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    ABSTRACT: PURPOSE: In patients with uterine cervical cancer, pretreatment recognition of uterine extension is crucial in treatment decision-making for fertility-sparing surgery and for target delineation in radiotherapy. Although MRI is generally considered the most reliable method, its value for detecting involvement of the uterine internal os is unclear. METHODS: Medline, Embase and Cochrane databases were systematically searched (January 1997-December 2012) for MRI studies that measured the accuracy of involvement of the uterine internal os compared to histopathology as reference standard in patients with uterine cervical cancer. Data were assessed using the QUADAS tool. Accuracy concerned either involvement (yes/no) of the uterine internal os, or measuring invasion distance toward the uterine corpus. RESULTS: Two retrospective and two prospective studies described 366 patients diagnosed with uterine cervical cancer FIGO stage IIB or below, in whom 64 (17%) had uterine internal os involvement. For three studies the summary estimates of specificity, sensitivity, negative predictive value (NPV), positive predictive value (PPV), and accuracy were 91%, 97%, 99%, 79% and 95%, respectively; one study had an area under the curve (AUC) of 0.8. CONCLUSION: MRI has a high level of accuracy; however, data are limited and for validation a large prospective study is needed that compares actual measurements on MRI with histopathological examination.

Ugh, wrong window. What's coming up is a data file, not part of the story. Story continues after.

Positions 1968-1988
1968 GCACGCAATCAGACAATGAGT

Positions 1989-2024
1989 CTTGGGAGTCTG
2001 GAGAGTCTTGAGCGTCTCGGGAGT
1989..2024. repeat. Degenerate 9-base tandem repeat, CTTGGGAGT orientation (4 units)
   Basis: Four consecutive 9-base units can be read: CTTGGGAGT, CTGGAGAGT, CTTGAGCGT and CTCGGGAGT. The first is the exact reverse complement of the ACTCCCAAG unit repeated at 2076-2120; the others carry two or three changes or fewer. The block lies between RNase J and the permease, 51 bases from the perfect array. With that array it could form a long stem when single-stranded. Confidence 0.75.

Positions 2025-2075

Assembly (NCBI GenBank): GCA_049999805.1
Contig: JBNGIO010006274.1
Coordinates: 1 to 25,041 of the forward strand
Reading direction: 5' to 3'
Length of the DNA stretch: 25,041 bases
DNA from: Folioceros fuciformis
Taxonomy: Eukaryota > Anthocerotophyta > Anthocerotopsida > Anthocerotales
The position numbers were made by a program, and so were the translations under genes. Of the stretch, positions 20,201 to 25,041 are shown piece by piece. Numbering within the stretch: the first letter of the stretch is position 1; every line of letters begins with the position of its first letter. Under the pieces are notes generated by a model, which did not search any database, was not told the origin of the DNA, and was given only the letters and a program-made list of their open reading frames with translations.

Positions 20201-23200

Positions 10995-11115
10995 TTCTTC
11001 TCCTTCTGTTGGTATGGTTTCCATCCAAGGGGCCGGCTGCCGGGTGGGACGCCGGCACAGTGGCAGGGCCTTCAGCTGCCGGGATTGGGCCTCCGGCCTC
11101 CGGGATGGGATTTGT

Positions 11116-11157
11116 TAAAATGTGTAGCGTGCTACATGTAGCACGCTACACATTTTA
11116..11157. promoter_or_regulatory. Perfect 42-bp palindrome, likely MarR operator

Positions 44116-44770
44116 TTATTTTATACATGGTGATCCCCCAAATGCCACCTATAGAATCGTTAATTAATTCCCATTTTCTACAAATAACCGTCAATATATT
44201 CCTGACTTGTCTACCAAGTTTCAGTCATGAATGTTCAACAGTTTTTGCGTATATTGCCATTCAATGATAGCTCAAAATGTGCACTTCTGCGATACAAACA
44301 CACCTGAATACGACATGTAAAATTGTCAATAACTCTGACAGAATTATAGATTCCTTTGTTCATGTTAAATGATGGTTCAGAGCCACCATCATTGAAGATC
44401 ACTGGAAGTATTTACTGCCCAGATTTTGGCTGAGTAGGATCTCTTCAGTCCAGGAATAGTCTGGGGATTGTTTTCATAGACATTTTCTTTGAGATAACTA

European journal of radiology 05/2013; · 2.65 Impact Factor